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The NASCAR Quick and Easy New Fan and History Guide

The NASCAR Quick and Easy New Fan and History Guide


The NASCAR Quick and Easy New Fan and History Guide
By Kent Whitaker

Are you a new NASCAR fan and unsure about the history of the racing series or what the rules are? If so – welcome to the NASCAR Quick and Easy Fan Guide! This five-minute read of questions and answers should fill in the gaps for new fans. Hopefully you’ll walk away with a better understanding of the premier motorsports sanctioning series in the United states as well as other countries.

What Does NASCAR Stand for and who started it?

NASCAR stands for the National Association for Stock Car Auto Racing. It was founded in 1948 by Bill France Senior. The main goal was to standardize and set rules for the growing sport of stock car racing. France moved to Daytona Florida during the depression and quickly became involved with land speed records and racing taking place on the sands of Daytona Beach. France quickly picked up on the growing wave of circle track racers and the fact that promoters would often disappear once a race started leaving many drivers unpaid. The new organization, NASCAR, would help eliminate these issues and help grow the sport.

Are the Cars Really Stock Cars from a Dealer?

They used to be! Drivers, back in the day, often drove their cars to the track, ran the race, and drove home! Today the cars are built per the rules set by NASCAR. Today’s cars are heavily engineered using specialized chassis, fitted seats, restraints for head, neck, and body. The even have fire suppression systems, roof and body flaps to deter them from becoming airborne, and reinforced driver protection. Believe it or not… they do not have speedometers!

Why have the Cars and Trucks been Designed Like that instead of Stock?

The main reason for changes in the cars over the years has been to improve competition and driver safety. The driver safety issue really became a focus after the passing of Dale Earnhardt Senior in 2001 during the Daytona 500. The competition changes were done to ensure that cars were not showing up at the track with parts, engines, and more that were not allowed. You can’t have a good race if everyone shows up with different sized engines.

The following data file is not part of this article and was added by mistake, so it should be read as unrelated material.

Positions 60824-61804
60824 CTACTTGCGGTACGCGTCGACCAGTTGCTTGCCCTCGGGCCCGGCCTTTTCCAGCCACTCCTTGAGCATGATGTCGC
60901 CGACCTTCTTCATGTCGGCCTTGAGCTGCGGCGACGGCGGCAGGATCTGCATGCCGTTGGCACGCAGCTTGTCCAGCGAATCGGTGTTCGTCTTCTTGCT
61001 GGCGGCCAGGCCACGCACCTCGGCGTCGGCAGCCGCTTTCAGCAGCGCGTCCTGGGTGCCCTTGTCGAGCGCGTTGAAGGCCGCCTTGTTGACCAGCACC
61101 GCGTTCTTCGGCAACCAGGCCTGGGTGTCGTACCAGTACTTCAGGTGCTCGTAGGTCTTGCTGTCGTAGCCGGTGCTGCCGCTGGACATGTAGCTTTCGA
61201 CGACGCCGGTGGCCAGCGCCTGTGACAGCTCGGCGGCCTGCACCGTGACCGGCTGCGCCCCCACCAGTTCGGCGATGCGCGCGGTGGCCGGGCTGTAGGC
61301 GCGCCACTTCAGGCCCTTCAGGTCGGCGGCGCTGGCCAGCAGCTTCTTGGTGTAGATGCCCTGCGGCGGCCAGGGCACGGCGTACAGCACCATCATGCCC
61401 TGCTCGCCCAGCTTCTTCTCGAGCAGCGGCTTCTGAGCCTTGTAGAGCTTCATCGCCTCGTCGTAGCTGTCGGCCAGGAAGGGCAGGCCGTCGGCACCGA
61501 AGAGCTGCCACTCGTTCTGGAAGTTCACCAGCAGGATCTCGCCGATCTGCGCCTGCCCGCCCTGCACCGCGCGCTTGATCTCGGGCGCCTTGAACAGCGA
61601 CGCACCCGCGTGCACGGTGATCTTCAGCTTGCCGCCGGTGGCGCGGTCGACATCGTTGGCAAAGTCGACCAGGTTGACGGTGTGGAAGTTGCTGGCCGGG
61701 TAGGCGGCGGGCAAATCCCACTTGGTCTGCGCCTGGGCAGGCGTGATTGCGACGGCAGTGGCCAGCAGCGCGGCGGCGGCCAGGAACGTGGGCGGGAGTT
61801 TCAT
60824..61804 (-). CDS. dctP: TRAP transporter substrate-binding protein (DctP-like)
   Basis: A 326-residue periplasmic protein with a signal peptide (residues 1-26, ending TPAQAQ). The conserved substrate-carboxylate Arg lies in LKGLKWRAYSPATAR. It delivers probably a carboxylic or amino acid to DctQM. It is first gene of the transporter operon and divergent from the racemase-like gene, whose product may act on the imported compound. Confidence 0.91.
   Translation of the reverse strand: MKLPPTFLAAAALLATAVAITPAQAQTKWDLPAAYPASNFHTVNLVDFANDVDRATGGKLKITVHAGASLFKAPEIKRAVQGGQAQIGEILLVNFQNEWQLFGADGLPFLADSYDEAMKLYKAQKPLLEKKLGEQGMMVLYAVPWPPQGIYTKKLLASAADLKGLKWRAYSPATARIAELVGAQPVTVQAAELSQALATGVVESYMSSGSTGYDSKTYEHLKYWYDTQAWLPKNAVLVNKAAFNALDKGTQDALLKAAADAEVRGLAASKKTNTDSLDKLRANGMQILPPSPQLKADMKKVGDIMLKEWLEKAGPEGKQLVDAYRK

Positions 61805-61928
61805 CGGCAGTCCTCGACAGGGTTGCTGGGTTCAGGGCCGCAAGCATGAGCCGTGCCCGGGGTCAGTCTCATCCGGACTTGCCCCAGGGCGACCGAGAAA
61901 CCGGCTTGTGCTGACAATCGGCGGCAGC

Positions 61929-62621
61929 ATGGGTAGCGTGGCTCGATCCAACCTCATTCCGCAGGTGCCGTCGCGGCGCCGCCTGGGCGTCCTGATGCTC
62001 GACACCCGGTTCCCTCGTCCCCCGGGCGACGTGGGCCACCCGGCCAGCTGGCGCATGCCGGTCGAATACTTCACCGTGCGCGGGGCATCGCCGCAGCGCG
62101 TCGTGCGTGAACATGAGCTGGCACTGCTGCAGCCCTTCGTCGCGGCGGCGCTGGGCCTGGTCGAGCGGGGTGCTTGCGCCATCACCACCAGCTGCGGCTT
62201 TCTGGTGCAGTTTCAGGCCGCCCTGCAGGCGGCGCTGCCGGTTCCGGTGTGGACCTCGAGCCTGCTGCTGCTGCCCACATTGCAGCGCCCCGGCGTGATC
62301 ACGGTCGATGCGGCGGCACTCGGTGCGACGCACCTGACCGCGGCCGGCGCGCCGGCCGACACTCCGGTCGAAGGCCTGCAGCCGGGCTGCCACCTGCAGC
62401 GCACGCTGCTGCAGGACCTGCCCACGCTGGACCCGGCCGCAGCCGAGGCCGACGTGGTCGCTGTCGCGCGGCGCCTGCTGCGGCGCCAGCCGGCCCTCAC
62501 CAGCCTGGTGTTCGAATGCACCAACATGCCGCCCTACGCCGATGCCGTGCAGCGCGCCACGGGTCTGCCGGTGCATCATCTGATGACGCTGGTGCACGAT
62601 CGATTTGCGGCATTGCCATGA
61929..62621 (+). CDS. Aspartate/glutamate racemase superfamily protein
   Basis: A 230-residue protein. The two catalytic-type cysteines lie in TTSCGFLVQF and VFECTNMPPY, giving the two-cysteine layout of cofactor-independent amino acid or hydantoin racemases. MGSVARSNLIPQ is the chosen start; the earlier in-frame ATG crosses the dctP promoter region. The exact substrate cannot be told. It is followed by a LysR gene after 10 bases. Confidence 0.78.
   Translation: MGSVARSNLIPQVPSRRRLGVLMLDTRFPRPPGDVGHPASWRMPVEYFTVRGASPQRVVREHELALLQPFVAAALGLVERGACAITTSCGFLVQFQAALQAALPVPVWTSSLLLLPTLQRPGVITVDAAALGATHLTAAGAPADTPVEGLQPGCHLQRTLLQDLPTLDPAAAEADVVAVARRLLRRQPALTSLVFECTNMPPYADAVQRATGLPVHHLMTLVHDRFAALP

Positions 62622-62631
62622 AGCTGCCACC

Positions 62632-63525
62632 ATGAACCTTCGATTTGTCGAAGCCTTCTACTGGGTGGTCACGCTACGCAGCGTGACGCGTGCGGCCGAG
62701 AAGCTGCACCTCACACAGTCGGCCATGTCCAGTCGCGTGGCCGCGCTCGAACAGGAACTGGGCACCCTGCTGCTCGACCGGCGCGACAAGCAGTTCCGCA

How long are the Races? Are they Timed?

Races in NASCAR are set by the number of miles. Take as an example the Daytona 500 – which stands for 500 miles. There are also 400 and 300 mile races in the top level of NASCAR known as the “Cup” series. Race lengths are shorter and vary in the lower levels of NASCAR sanctioned racing.
That being said – the races are not timed. But they are currently broken into three stages as of the 2017 season. Prior to 2017 the races started with the green flag and ended with the checkered flag. Points were awarded from best finisher to last place.

The new system awards points to the top ten drivers at the end of the first two segments. Then, at the end of the race, points are once again awarded for first place to last. The reason for this was that drivers that dominated a race all day but perhaps blew an engine or were involved in a wreck not of their doing ended up having a bad “points” day. This is a way to give drivers in this situation a chance to earn points at the end of the first two stages.